Thursday, September 23, 2010

See It Now! Video journalism is dying. Long live video journalism Response

See It Now! Video journalism is dying. Long live video journalism By Jill Drew is a must read essay delving into the spine of Videojournalism and evoking memories of Murrow in its title.

Featured on Columbia Journalism Review, it reads:

As the video begins, no announcer welcomes you, no headline scrolls across the computer screen. There is no need for either. You know where you are from the logic of the images. The camera lingers on the anticipatory expressions on people’s faces at Barack Obama’s inauguration; it holds steady as endless streams of people slowly fill the National Mall. Natural sound builds the excitement. Click here for the piece

The piece over six pages strips into an ontology of videojournalism; its pending death and survival - peering over its vast landscape. I hope to come back to more specifics in the piece later on.

If I have a criticism, which I can see a legitimacy, it is that it takes an American-centric view of videojournalism, thus overlooking insightful work from the Europeans e.g. Germans, Norwegians, French and Brits e.g. Frontline Club

But that may be seen a s gripe on my part and it's nay impossible to frame a subject as vast as this to cater for readers of all international hues. What about the Chinese and the Asians? It's an admirable piece and practitioners across the big pond must perhaps write their own story.

However this was my response posted to @CBR after a day of working towards an epistemology of videojournalism projects

Drew, Leacock et al were massive pioneers, fundamental in shaping a visual medium and a methodology, as were Rouch, Marker et al in Europe. You could even look to the work of Eisenstein whom instigated cinema verite (kino). All had a passion, all searched for an aesthetic.

Videojournalism's Achille is in part its search for a home. Shooting a camera, making a news film was never quite as revolutionary as it was made to seem. Jessica Borthwicke in 1914 would further prove that when at 24 with a Newman camera and a few days training she left London to film the Crimean war.

What's dogged film all the while and thus attracted stern critique is the search for an aesthetic. History informs us these have arisen through a number of supervening moments.

But videojournalism's supervening time, at least as a creative aesthetic construct has often been junked in favour of a replication of a status quo inured by saving costs and multiskilling.

It's finding one now; small pockets.

If you'll pardon me. In 2005 when I was awarded a Batten Award, this was the precise question within videojournalism that taxed me then and still does today.

The judges commented on (the site and video I produced) as

“This interactive magazine foreshadows the future with its use of hip new story forms and highly video-centric Web tools".
2005 Batten Advisory Board Judges

That future then, is now upon us at present, but the aesthetic and philosophy has moved on. There's a fresh media ascendancy, albeit limited at the moment that resides in the collocation of photography and video, animation, and less a reliance on television and at times the classic video obs docs lingua franca.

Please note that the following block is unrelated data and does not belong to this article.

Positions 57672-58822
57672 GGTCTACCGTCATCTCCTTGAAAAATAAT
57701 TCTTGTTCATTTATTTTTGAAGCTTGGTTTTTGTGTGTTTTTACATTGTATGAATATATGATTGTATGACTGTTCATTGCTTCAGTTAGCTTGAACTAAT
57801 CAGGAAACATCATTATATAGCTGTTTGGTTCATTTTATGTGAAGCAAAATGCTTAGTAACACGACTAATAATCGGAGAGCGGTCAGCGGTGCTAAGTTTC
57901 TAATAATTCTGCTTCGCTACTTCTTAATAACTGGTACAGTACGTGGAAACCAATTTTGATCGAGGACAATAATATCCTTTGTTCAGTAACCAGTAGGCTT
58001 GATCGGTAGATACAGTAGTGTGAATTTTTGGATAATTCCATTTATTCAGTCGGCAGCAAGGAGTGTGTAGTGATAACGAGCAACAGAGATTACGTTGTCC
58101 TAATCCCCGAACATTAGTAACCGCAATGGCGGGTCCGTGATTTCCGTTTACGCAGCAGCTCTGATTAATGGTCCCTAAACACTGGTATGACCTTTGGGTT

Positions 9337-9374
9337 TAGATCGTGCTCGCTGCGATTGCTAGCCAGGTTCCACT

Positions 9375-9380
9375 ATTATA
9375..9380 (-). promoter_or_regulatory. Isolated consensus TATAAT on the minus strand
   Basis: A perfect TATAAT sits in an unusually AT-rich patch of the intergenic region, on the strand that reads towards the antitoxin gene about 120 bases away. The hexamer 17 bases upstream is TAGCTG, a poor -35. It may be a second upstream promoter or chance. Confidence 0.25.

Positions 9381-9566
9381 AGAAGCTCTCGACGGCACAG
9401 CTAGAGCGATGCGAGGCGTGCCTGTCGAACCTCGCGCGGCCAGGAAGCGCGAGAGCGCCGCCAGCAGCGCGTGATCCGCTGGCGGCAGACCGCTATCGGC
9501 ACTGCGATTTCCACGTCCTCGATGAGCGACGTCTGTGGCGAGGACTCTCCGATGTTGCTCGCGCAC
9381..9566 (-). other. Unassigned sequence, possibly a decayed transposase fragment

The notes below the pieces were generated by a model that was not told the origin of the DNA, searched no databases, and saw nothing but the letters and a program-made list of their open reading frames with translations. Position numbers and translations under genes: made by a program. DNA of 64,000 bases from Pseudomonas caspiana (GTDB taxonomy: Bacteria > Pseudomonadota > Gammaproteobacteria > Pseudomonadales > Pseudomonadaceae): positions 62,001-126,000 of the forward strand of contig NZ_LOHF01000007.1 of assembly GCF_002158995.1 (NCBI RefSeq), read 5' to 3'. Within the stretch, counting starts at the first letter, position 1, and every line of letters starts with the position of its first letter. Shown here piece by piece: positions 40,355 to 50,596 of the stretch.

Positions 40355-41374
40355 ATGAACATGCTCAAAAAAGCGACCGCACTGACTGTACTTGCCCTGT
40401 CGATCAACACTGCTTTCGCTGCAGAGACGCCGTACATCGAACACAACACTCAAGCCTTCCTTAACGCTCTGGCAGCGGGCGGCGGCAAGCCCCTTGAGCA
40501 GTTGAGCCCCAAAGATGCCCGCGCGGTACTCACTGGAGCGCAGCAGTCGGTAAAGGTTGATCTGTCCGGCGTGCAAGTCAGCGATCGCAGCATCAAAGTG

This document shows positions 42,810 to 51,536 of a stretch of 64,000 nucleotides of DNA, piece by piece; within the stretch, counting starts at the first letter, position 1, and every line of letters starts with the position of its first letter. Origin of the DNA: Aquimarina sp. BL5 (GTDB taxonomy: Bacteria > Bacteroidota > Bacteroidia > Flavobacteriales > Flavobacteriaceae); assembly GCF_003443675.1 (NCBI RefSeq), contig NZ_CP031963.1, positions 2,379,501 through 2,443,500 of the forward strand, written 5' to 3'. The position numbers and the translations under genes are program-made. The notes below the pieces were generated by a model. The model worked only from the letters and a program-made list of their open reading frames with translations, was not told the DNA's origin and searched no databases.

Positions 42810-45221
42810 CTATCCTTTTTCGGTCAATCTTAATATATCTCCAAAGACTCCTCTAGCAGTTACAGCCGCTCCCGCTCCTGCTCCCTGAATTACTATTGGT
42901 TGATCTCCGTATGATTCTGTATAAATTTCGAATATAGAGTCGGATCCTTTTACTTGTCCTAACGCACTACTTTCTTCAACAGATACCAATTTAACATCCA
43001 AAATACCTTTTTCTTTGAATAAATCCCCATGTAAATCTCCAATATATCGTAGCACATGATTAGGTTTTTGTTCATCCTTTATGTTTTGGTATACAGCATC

Hence the bril work of Travis Fox, Angela Grant, Brian Storm et al.
I've had the opportunity in many cases of talking to them personally or on the dog and bone (Gosh these air fares are killing me).

Your post is prescient as I have just returned from interviewing some of the UK's leading television/media figures about this,, such as Stuart Purvis who was Editor-in-Chief and then Chief Executive of ITN from 1995-2003.

One little unknown story, which I'm pursuing acknowledges the contribution of a UK cable outfit in 1994 solely dedicated to videojournalism called Channel One. I'll post what Stuart says on Youtube and my blog.

But Channel One 1994, which I was part of accepted in its early days (tutored by a young Michael Rosenblum)the need for a newish aesthetic.

What's more none of the videojournalists were constrained by a paradigm or semiotic of news production. We made programmes - a Zero or Z principle of media production. Nothing was wasted, it all unfurled together.

We were informed, at least I was, by a run of programmes on BBC e.g. Reportage and Def II. Stuff today we might take for granted, but led to great late night debates and films.

And today many of those former videojournalists work in the industry and their work has attracted huge acclaim e.g. Dimitri Doganis Raw TV .

The videojournalism ( that poor word) I see is one that is maturing but beyond its traditional stables, driven by, yet not wedded to exclusively a cinema aesthetic, a motion graphic derivative, a visual verite, a narratology which will do for it, what blogs did for news copy. A time when we'll video hyperlink pieces and drill further into aspects of design and video and how they work.

There's still work to be done, but articles like yours Jill become, or should become a camp fire to explore the contemporary, antecedents, and what ifs.

Videojournalsm is dead;the flag might flying half mast, but the stool is never vacant. Long Live Videojournalism

Ta Loads

David entered broadcasting working for the likes of the BBC and Channel 4 in 1987. He is a Senior Lecturer at the University of Westminster and PhD candidate at SMARTlab examining the Outernet. He's an Artist in Residence at London's SouthBank Centre and is still a videojournalist and trainer